@article{markowitz_ifx-hu20_2022,
	title = {{IFx}-{Hu2}.0 phase {I} first in human study for unresectable melanoma for an intralesional “in-situ vaccine” approach.},
	copyright = {© 2022 by American Society of Clinical Oncology},
	url = {https://ascopubs.org/doi/pdf/10.1200/JCO.2022.40.16_suppl.e21542},
	doi = {10.1200/JCO.2022.40.16_suppl.e21542},
	abstract = {e21542 Background: Many melanoma patients do not respond to anti-PD1 therapy due to lack of antigen specific responses. IFx-Hu2.0 (plasmid DNA encoding the streptococcal membrane protein, Emm55, contained within a cationic polymer) primes innate and antigen dependent responses in murine/equine melanoma models to produce an environment needed for checkpoint inhibitor efficacy. We describe the first in human study utilizing IFx-Hu2.0 in unresectable melanoma - NCT03655756. Methods: Melanoma patients (unresectable stage III/IV) had cutaneous lesions injected with IFx-Hu2.0 to test safety and feasibility. Patients were refractory to standard of care (anti-PD1, BRAF/MEK) or did not wish these treatments. 1-3 lesions ({\textgreater} 3 mm – 0.1 mg/0.2 mL) were injected, pre/post treatment biopsies obtained, and the primary endpoint of 5/6 patients without dose limiting toxicity (DLT) was assessed at 28 days. Retreatment was permitted. ≥2 lesions were needed: one for injection and uninjected lesion for biopsy. Tissue samples were analyzed for mRNA profiles, antigen responses (PEPperPRINT assay), and multiplex immunofluorescence (markers: CD3, CD8, FOXP3, PD1, PDL1, SOX10, DAPI). Results: The primary endpoint was met in 6 evaluable patients out of 7 enrolled. Observed toxicities included: G1-2 Injection site reactions - 5/7; G1 Bleeding - 1/7; G1-2 Pain - 2/7, G1 Lymphopenia - 1/7, G1 Pruritis - 1/7; with no ≥ G3 toxicities related to study drug observed. One G5 toxicity (Clostridium septicum infection 20 days post injection) was deemed unlikely related to study drug. 5/6 patients received 1 cycle prior to post-protocol immune-based therapy. One treatment naïve patient retreated once with IFx-Hu2.0 required no additional therapy {\textgreater} 9 months. Available paired tissue and plasma sampling revealed increased T cell infiltration into treated lesions, increase in IgM and IgG epitope recognition to melanoma associated antigens in the plasma (detected by PEPperPRINT assay), an increase in mRNA associated with innate immune responses in the injected lesion (CXCL13, LAG3, CXCL11, CXCL10, ICOS) and an adaptive immune response (IL-12, HLA-DRB5, WNT4, CD3D, Arg I) in uninjected lesions associated with downregulation of known melanoma antigens. Of 4 anti-PD1 refractory patients, three patients had clinical benefit to post-protocol retreatment with anti-PD1 based therapy (Stable Disease (SD) lasting {\textgreater} 2 years followed by surgical resection, Partial Response (PR) lasting {\textgreater} 9 months, PR subsequently surgical resected and rendered no evidence of disease). Conclusions: In this pilot study, intralesional IFx-Hu2.0 demonstrated a favorable safety profile. These data support encouraging immunological correlative responses and further study of IFx-Hu2.0 as a priming agent to enhance or restore sensitivity to immune checkpoint inhibitor therapy in melanoma. Clinical trial information: NCT03655756.},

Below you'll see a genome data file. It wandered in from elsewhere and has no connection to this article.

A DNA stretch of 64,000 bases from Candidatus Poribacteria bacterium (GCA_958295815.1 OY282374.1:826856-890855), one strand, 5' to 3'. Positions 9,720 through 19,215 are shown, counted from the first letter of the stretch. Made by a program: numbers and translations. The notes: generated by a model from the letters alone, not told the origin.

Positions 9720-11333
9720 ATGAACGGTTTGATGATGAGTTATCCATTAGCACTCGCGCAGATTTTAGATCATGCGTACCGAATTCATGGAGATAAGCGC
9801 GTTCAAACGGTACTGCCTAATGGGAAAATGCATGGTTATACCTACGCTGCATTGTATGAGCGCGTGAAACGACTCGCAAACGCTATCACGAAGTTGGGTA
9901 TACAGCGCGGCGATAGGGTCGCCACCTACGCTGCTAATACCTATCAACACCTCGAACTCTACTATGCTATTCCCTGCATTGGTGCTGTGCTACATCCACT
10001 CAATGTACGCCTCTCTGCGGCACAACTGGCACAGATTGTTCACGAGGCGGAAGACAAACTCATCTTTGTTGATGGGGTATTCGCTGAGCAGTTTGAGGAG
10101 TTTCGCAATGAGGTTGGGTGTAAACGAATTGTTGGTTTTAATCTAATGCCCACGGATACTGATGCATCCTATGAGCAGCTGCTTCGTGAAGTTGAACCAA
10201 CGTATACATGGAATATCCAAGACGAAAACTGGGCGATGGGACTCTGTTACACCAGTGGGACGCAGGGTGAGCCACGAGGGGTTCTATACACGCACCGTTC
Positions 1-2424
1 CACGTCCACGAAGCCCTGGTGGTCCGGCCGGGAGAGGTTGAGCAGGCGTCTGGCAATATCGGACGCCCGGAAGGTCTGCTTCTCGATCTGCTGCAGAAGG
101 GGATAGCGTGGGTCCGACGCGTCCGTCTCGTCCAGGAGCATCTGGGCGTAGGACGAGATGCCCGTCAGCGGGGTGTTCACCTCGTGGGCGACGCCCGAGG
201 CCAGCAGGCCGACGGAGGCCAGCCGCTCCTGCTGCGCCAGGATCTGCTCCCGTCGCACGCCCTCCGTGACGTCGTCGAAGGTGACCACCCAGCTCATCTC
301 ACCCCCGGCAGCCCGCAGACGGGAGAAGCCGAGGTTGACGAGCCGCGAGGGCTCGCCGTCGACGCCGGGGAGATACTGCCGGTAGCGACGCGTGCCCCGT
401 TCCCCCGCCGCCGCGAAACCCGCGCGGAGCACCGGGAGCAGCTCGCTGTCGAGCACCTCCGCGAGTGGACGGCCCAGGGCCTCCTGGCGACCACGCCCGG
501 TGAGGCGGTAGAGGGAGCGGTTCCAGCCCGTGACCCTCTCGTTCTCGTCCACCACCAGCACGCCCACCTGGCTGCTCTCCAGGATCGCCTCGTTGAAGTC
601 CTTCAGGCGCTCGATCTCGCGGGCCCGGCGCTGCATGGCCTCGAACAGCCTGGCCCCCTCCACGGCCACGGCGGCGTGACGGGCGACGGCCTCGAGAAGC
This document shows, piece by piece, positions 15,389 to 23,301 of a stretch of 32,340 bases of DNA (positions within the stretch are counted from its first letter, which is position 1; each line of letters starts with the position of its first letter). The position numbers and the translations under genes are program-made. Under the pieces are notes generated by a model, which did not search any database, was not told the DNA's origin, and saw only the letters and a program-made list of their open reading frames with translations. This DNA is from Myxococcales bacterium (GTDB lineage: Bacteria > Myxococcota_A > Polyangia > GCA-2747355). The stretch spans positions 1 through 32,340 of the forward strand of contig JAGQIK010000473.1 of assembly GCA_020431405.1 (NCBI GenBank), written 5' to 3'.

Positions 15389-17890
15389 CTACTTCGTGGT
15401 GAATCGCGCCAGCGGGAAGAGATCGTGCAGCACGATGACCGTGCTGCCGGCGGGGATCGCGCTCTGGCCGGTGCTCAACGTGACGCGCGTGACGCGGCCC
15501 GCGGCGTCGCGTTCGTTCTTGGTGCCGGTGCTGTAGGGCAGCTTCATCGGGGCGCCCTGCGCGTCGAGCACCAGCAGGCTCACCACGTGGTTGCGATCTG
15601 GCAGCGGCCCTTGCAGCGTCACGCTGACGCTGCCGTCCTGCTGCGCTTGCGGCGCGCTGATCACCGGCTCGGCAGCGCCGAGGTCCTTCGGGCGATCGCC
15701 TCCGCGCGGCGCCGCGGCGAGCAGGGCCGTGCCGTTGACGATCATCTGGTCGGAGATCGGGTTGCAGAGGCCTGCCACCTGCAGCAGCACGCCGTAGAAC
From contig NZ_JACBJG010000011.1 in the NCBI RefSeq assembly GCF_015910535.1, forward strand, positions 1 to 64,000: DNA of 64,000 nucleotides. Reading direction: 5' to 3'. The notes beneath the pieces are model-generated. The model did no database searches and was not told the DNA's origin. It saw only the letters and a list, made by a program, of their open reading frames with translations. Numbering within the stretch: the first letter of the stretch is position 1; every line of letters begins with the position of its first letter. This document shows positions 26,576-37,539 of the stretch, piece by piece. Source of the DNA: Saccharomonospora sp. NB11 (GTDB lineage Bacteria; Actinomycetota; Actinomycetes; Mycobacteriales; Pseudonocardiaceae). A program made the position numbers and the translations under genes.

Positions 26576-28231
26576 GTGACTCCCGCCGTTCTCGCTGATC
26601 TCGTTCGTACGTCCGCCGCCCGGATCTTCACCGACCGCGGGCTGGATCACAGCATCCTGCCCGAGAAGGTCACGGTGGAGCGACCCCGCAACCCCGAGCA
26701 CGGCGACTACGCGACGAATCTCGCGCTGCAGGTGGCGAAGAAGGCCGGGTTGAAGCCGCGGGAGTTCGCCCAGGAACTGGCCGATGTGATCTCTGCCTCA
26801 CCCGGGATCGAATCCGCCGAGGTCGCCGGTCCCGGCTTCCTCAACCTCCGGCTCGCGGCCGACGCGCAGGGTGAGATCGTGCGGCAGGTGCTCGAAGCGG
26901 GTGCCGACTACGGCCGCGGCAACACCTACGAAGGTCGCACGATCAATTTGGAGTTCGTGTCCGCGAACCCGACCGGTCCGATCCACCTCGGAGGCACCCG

language = {en},
	urldate = {2022-06-07},
	journal = {Journal of Clinical Oncology},
	author = {Markowitz, Joseph and Shamblott, Michael and Brohl, Andrew Scott and Sarnaik, Amod and Eroglu, Zeynep and Khushalani, Nikhil I. and Chen, Pei-Ling and De-Aquino, Deanryan B. and Sondak, Vernon K. and Tarhini, Ahmad A. and Kim, Youngchul and Pilon-Thomas, Shari},
	month = jun,
	year = {2022},
	note = {Publisher: American Society of Clinical Oncology},
	keywords = {Application - Cancer Research, PEPperCHIP},
}